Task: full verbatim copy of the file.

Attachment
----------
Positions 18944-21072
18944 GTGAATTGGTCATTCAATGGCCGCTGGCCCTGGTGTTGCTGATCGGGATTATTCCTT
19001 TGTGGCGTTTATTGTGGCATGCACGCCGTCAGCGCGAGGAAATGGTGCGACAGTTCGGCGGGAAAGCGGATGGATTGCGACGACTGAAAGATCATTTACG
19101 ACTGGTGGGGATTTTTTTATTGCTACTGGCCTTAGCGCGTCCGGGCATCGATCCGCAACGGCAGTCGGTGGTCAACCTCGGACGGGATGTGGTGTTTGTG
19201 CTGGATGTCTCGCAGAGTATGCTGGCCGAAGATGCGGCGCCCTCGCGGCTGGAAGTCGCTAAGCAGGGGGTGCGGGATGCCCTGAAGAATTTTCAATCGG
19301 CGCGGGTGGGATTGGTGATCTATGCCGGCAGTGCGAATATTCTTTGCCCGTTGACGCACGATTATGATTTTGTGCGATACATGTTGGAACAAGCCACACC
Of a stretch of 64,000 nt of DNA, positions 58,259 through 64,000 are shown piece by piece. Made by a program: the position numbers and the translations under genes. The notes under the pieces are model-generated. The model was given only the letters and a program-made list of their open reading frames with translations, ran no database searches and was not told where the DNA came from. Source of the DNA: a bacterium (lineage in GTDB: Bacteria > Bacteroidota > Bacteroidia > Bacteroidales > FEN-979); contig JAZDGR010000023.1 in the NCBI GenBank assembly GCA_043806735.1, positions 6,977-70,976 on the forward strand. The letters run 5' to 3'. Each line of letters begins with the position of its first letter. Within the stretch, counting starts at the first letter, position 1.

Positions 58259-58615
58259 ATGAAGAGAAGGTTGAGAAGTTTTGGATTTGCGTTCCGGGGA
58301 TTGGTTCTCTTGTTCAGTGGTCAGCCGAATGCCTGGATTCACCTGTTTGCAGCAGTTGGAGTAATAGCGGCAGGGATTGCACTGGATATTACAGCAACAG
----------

Positions 18944-21072
18944 GTGAATTGGTCATTCAATGGCCGCTGGCCCTGGTGTTGCTGATCGGGATTATTCCTT
19001 TGTGGCGTTTATTGTGGCATGCACGCCGTCAGCGCGAGGAAATGGTGCGACAGTTCGGCGGGAAAGCGGATGGATTGCGACGACTGAAAGATCATTTACG
19101 ACTGGTGGGGATTTTTTTATTGCTACTGGCCTTAGCGCGTCCGGGCATCGATCCGCAACGGCAGTCGGTGGTCAACCTCGGACGGGATGTGGTGTTTGTG
19201 CTGGATGTCTCGCAGAGTATGCTGGCCGAAGATGCGGCGCCCTCGCGGCTGGAAGTCGCTAAGCAGGGGGTGCGGGATGCCCTGAAGAATTTTCAATCGG
19301 CGCGGGTGGGATTGGTGATCTATGCCGGCAGTGCGAATATTCTTTGCCCGTTGACGCACGATTATGATTTTGTGCGATACATGTTGGAACAAGCCACACC
Of a stretch of 64,000 nt of DNA, positions 58,259 through 64,000 are shown piece by piece. Made by a program: the position numbers and the translations under genes. The notes under the pieces are model-generated. The model was given only the letters and a program-made list of their open reading frames with translations, ran no database searches and was not told where the DNA came from. Source of the DNA: a bacterium (lineage in GTDB: Bacteria > Bacteroidota > Bacteroidia > Bacteroidales > FEN-979); contig JAZDGR010000023.1 in the NCBI GenBank assembly GCA_043806735.1, positions 6,977-70,976 on the forward strand. The letters run 5' to 3'. Each line of letters begins with the position of its first letter. Within the stretch, counting starts at the first letter, position 1.

Positions 58259-58615
58259 ATGAAGAGAAGGTTGAGAAGTTTTGGATTTGCGTTCCGGGGA
58301 TTGGTTCTCTTGTTCAGTGGTCAGCCGAATGCCTGGATTCACCTGTTTGCAGCAGTTGGAGTAATAGCGGCAGGGATTGCACTGGATATTACAGCAACAG